Sequoia and Kings Canyon National Parks are the home of awe-inspiring geological features and resources. The parks contain a significant portion of America's longest mountain range, the Sierra Nevada. Included in the Parks' mountainous landscape is the tallest mountain in the contiguous United States, Mt. Whitney, which rises to 14,491 feet above sea level. Eleven additional peaks taller than 14,000 feet are also found along the parks' eastern boundaries at the crest of the Sierra Nevada. In Kings Canyon National Park, prominent ridges extend westward from the crest creating the Goddard and Monarch divides with mountains taller than 13,000 feet. In Sequoia National Park, a second prominent ridge of mountains, The Great Western Divide parallels the Sierran crest. It is the mountains of the Great Western Divide that greet visitors in Mineral King and that can be seen from Moro Rock and the Giant Forest area. Peaks in the Great Western Divide climb to more than 12,000 feet.
Between these mighty mountains lie deep, spectacular canyons. Most significant is Kings Canyon. In the parks, Kings Canyon is a wide glacial valley featuring spectacular tall cliffs, a lovely meandering river, green vibrant meadows and beautiful waterfalls. A few miles outside the parks, Kings Canyon deepens and steepens becoming arguably the deepest canyon in North America for short distance. The confluence of the South Fork and Middle forks of the Kings River lies at 2,260 feet, while towering above the rivers on the north side of the canyon is Spanish Peak, which is 10,051 feet tall. The south side of this canyon above the confluence is significantly lower. Dozens of other canyons also await visitors to the two parks. This includes scenic Tokopah Valley above Lodgepole, Deep Canyon on the Marble Fork of the Kaweah River and deep in the parks' remote backcountry, Kern Canyon, which is more than 5,000 feet deep for 30 miles. The parks are headwaters for the Kaweah River, the Kern River, two forks of the Kings River and small areas of the San Joaquin and Tule river watersheds.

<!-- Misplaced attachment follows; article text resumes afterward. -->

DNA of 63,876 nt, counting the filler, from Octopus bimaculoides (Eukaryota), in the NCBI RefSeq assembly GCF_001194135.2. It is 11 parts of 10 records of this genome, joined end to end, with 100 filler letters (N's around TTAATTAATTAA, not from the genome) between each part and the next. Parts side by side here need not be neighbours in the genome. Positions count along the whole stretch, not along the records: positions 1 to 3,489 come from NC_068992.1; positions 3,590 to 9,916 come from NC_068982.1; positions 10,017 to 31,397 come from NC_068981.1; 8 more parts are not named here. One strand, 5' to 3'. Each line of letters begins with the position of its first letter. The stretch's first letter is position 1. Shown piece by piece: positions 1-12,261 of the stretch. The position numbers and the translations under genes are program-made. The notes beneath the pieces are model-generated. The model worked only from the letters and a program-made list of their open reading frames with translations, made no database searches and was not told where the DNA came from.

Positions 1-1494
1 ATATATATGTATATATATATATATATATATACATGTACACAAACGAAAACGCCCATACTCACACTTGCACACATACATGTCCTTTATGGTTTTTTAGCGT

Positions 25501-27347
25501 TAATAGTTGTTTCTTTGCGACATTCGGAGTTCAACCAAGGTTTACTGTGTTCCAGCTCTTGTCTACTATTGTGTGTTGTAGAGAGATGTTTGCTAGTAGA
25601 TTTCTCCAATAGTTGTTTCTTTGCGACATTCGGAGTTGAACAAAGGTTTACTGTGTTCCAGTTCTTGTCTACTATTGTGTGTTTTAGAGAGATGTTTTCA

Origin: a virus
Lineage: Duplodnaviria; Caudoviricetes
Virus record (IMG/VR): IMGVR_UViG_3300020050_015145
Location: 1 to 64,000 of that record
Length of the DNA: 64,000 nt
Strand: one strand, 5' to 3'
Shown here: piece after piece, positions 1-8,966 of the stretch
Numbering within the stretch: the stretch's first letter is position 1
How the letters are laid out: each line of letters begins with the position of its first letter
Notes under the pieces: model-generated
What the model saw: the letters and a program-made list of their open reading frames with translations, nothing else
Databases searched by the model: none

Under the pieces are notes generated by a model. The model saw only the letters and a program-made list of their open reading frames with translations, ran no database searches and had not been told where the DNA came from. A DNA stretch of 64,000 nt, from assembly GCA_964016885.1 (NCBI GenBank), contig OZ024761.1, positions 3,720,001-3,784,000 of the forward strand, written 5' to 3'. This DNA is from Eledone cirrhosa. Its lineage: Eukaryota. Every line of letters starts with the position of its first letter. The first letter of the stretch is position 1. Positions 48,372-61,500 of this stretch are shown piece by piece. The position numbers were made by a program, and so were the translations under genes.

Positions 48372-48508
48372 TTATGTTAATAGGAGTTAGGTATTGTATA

Most of the mountains and canyons in the Sierra Nevada are formed in granitic rocks. These rocks, such as granite, diorite and monzonite, formed when molten rock cooled far beneath the surface of the earth. The molten rock was a by-product of a geologic process known as subduction. Powerful forces in the earth forced the landmass under the waters of the Pacific Ocean beneath and below an advancing North American Continent. Super-hot water driven from the subjecting ocean floor migrated upward and melted rock as it went. This process took place during the Cretaceous Period 100 million years ago. Granitic rocks have speckled salt and pepper appearance because they contain various minerals including quartz, feldspars and micas. Valhalla or the Angel Wings are prominent cliffs that rise above the headwaters of the Middle Fork of the Kaweah River.